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  boysxrulex09  |  6

Too many negative votes, comment buried. Show the comment

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  organismal  |  6

lol, like a six foot snake could eat a human. rabbits are about right for a six foot snake. i have a 3-4 foot snake and he's on medium to large rats op, be more careful about your snake cages. snakes are escape artists; if they find an opening they will use it. and if you dont fix it, they will use it again in a fraction of the time taken to find it the first time. i kind of feel like it's not a good idea for the neighbors to have been letting their rabbit around the yard unsupervised, either? unless it's a small yard that's incredibly secure, but if it got out, it might have been killed by a dog or something anyway.

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#16: I've owned over 60 pet snakes before (and yes, they were all well cared for, and we rescued them from horrible pet owners). A six-foot snake would not be able to kill/eat you. The only way it would kill you is if it was highly posionous, and in that case, it would have been crazy for the person to not de-fang them.

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  americayay  |  6

16, I don't think he's too horrible for having the snake, but he should've kept a better eye on it. It's sad, because now the snake is probably going to have to be destroyed for killing a neighbor's pet, all because of his irresponsible owner. Poor snake. Stupid OP.

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  Phillay632  |  6

#24 Agreed. OP is lucky the snake was just wrapped around the neighbor's pet rabbit, rather than the neighbor's 3 year old child playing in the sandbox.

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  luckyyyy  |  5

pure myth you could obviously control a snake that 6 ft long you need to tame them not for a week for a month or 2 but YDI for being a bad owner people like you get us bad rep

By  comadank  |  6

Too many negative votes, comment buried. Show the comment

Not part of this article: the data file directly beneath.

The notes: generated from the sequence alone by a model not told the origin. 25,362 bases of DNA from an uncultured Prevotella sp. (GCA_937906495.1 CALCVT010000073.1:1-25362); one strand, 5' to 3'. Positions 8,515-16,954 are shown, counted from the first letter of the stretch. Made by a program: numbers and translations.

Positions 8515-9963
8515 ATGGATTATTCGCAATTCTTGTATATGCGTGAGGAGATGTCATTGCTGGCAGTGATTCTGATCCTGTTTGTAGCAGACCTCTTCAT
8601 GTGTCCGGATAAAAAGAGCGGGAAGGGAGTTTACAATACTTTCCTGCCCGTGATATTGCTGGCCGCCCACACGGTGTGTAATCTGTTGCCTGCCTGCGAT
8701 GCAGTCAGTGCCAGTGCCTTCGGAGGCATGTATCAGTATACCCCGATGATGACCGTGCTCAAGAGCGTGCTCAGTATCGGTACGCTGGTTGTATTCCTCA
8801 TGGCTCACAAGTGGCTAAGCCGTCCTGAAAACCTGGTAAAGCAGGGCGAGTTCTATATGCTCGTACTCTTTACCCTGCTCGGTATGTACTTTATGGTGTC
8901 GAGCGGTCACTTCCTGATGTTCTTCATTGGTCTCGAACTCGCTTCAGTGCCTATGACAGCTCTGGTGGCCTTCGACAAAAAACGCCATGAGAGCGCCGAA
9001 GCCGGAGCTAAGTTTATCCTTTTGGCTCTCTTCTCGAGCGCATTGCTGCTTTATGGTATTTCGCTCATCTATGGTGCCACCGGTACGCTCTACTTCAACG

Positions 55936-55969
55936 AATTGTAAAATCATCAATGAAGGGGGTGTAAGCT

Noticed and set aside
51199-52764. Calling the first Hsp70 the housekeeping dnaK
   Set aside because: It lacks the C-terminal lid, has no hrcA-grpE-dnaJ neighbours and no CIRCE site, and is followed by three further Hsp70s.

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  0___0  |  7

I used to let my rabbit out to run around and eat grass and shit in the front yard all day, and he was fine. I don't see the problem. But he was calm, so it's not like he just ran into other people's yards and got away. & he would come if I called his name. If I can train my rabbit to be safe outside, then other people should make sure their pets don't get out and kill their neighbors. What's funny is that my rabbit was safe every time, but he got killed when he was in his secure cage that's hard for even people to unlock. Maybe13-year-old girls that can't even handle a Siberian Husky shouldn't be "walking" them while riding on a skateboard, then letting them get loose to go into someone's yard and break open their rabbit's locked cage, and not catching it by the time it got opened, or even by the time the rabbit ran 2 blocks to get away but then faced a bloody death and animal control had to clean it up and I had to come home to a broken into cage, dog poop on my front porch, rabbit fur everywhere, and my bunny gone. >:(

By  Penrhyn  |  5

If they kept their rabbit out in the yard it would have died an early death at any rate, from predators, disease and exposure to the elements. I feel sad for the rabbit but hopefully this will teach the buns owners that they are indoor pets.

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  lettertjes  |  5

Rabbit's don't need to be indoor pets. If you give them a dry shelter with enough hay they can easily live outside as long as you live in a country with at least a temperate climate.

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  Sharrakor  |  5

I've seen a rabbit or two live in my backyard for quite a while; they're not as fragile as you make them out to be. There aren't too many predators in most backyards (but I guess it depends), and "outdoors" does not mean "rampant with disease."

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  TheLoneWolf87  |  5

Up here in Illinois we have coyotes and wolves stalking the neighborhood. Its not uncommon to see decapitated geese, duck wings, and the furry remains of wild rabbits.

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  Sharrakor  |  5

Visualizing that makes me want to nail a "Home Sweet Home" sign somewhere on my house. So it's definitely a case-by-case thing. There's nothing like that here in good ol' North Carolina, home of the sweet potater.

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  Penrhyn  |  5

@ #12, I don't think Minnesota has a temperate climate. @ #60, I've seen evidence of at least a dozen rabbits that have been taken by flying predators (Hawks) though admittedly it does depend on the region and size of the rabbit. Foxes, Wolves, Feral Cats, Coyotes, Feral Dogs etc would have no problem getting at a rabbit in a yard, even a fenced in one if they are hungry enough. And you also have to take into account the human predators, the sickos that break into peoples yards and kill pets, by ringing their necks, throwing them around the yard, kicking them to death etc etc

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  plexico  |  12

Yeah. I was going to say that my six-foot snake never gets away -- it's attached to me, heh-heh-heh. Great, er, I mean, dirty minds think alike!

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